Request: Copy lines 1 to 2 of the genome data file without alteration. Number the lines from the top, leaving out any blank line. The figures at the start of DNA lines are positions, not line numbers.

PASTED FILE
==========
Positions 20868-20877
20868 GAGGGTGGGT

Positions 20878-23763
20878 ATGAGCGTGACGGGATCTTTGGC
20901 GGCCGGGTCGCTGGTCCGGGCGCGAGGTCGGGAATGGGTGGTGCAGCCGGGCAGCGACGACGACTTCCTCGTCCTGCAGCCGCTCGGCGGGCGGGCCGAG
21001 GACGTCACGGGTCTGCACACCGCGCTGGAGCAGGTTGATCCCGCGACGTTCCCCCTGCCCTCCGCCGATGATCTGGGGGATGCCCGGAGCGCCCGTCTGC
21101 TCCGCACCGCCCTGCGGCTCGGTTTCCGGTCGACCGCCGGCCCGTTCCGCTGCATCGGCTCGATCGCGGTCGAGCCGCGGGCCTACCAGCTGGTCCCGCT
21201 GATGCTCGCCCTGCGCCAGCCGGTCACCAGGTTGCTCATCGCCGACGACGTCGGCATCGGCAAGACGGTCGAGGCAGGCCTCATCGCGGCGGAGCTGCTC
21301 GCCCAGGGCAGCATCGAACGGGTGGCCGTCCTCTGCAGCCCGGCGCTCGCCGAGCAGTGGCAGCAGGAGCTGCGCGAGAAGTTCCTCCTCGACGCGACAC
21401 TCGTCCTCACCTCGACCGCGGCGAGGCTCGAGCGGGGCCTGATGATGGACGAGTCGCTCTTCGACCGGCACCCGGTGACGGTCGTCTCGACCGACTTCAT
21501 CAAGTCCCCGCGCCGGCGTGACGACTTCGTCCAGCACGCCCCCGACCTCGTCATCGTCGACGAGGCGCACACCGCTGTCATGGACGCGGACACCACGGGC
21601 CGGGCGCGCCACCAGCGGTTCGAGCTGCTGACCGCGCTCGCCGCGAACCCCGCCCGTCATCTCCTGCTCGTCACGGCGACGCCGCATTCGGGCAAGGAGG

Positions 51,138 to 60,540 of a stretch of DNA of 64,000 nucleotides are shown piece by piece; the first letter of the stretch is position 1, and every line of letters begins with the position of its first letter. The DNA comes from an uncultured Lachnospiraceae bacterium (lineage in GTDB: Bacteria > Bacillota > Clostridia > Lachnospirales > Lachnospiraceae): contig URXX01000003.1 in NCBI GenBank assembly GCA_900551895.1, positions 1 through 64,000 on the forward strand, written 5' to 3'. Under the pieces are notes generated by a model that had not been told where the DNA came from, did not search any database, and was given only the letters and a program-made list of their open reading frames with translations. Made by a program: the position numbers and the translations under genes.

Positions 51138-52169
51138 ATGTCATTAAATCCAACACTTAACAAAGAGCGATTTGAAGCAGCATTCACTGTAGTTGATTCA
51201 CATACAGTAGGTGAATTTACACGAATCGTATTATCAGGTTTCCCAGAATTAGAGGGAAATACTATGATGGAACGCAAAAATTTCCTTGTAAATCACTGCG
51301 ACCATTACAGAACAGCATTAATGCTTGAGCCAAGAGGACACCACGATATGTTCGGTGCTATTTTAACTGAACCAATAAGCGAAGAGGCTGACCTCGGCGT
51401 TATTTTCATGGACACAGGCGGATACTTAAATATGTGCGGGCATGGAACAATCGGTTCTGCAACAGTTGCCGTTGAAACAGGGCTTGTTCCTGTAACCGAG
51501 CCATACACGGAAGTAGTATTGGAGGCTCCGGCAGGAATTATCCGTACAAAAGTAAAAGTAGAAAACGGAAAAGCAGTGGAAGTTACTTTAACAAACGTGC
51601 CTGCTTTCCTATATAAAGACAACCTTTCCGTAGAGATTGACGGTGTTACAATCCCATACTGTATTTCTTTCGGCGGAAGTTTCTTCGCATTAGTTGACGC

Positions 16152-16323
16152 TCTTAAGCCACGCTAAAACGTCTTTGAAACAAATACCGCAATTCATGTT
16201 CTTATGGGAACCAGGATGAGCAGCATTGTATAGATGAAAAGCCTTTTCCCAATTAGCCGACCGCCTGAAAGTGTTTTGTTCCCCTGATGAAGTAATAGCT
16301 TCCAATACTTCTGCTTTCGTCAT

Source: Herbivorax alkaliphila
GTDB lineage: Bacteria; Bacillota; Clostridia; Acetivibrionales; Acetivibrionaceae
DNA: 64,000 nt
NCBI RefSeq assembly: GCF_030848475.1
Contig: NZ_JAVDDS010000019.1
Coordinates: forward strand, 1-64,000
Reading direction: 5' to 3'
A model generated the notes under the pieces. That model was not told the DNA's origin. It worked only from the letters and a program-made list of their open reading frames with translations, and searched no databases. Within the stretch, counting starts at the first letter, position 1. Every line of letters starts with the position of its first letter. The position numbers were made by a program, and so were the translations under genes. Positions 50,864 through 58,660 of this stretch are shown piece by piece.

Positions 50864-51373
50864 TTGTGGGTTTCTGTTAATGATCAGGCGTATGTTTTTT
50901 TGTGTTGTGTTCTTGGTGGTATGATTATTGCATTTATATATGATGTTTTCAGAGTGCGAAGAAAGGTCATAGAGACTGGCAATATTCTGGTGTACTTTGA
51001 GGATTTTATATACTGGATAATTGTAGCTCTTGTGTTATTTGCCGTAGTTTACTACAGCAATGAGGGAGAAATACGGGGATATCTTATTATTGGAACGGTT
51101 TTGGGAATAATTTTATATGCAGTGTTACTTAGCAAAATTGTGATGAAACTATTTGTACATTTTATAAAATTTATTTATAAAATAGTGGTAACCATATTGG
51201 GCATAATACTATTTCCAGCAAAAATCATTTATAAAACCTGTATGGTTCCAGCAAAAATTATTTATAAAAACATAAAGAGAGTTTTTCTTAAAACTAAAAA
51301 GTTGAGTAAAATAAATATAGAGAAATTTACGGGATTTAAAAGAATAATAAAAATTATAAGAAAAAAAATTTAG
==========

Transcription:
Positions 20868-20877
20868 GAGGGTGGGT